No matter how big or small, backyards are our own sanctuary from a hectic world. They offer a retreat in which we can entertain friends and family or simply relax and enjoy being outdoors. This is especially true in warmer months.
Thanks to rising real estate prices, larger yards are less affordable and smaller yards are often designed with little concern for our neighbor’s proximity by penny-wise developers. Whether you are looking for a quiet place to enjoy a good book on a sunny day without hearing your neighbors electric lawn mower or an area you can easily gather guests makes no difference. Creating suitable privacy and an atmosphere you can enjoy is easily done with a few landscaping tips and a little know-how.
Solutions For Smaller Yards
High, solid board fences can make smaller yards feel hemmed in rather than like a private oasis. To reduce this effect, try painting fences white, or in another light tone to give your yard a feeling of added space and light.
Plant Some Greenery
These harsh lines can then be softened with additional plantings. Small shrubs, climbing vines, and vertical gardens will all provide additional interest, color, and scent to your outdoor space.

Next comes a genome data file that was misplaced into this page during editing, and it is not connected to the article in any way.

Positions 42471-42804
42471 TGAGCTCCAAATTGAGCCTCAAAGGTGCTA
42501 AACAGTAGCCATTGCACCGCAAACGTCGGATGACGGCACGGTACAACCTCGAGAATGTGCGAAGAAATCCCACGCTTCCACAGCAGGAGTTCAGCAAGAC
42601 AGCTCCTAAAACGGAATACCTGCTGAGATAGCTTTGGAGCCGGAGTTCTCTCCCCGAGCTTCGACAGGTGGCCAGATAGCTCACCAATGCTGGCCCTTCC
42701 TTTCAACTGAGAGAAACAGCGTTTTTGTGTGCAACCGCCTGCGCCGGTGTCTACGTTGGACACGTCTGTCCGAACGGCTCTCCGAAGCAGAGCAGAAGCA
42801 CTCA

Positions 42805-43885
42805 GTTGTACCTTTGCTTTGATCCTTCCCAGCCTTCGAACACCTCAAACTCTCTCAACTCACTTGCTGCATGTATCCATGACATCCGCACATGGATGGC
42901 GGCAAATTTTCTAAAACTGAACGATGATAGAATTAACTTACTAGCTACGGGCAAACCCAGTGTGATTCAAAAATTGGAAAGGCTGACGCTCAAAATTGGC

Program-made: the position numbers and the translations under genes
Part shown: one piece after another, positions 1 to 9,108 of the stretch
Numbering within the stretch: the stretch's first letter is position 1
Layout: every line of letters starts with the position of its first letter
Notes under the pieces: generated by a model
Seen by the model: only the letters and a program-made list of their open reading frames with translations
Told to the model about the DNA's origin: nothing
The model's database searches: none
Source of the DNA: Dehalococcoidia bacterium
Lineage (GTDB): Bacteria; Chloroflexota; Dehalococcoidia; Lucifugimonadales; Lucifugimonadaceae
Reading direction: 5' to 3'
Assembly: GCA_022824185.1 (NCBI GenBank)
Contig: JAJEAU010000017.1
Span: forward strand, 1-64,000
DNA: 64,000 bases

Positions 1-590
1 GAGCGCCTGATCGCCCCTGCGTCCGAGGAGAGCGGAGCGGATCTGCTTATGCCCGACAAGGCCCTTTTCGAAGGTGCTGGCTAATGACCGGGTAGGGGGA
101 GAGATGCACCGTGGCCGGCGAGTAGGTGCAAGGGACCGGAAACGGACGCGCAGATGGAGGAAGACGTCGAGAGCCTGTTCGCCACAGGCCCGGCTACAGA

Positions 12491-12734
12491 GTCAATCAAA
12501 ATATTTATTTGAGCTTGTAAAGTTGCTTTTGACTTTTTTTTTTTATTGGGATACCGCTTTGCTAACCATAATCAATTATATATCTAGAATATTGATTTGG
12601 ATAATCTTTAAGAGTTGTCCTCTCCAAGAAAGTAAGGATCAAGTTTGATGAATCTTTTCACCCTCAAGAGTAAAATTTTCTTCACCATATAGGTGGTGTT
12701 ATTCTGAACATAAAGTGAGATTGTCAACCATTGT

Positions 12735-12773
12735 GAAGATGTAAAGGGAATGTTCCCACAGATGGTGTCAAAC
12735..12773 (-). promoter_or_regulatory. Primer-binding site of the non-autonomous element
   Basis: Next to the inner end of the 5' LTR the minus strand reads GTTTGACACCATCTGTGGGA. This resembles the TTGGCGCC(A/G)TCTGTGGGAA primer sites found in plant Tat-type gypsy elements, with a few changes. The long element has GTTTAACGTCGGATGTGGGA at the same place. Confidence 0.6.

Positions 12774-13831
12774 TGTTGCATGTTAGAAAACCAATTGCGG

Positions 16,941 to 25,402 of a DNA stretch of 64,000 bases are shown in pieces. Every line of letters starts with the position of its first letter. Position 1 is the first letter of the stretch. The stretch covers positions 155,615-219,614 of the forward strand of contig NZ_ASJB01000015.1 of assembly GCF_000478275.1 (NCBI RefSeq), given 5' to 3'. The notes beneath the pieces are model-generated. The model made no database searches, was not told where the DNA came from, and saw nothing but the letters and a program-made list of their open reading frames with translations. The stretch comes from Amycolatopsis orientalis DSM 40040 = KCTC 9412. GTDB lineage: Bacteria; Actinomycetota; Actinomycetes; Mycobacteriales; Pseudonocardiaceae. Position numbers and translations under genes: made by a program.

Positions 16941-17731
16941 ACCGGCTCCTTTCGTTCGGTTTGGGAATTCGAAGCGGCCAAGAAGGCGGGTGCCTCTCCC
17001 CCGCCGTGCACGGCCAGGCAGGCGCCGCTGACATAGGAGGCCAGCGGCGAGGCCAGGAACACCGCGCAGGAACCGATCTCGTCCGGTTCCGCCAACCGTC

Build Climbing Planters
Smaller courtyards and patios with close neighbors can be given extra privacy with garden structures such as trellises, arbors, and open panels. These can each be planted with climbing roses or colorful flowers in hanging baskets. When combined with planter waterfalls, additional interest and privacy is provided as the sound of cascading water helps mask noisy neighbors...
Make the most of your new small space with these smart downsizing strategies.
1. Plan Ahead
Downsizing is the best way to take control of what you own and live your best life with less. So don’t wait to make decisions–start planning your new space early and set goals. If you’re moving in with someone, you’ll want to make sure you’re both on the same page. Ask yourself what kind of lifestyle you want to live, such as if bringing your whole closet is more important than cooking. Do you have room for oversized furniture? And how much smaller is your new home really? Deciding this from the get-go will help you determine which items to keep or toss in the packing process.
2. Take Inventory of Your Stuff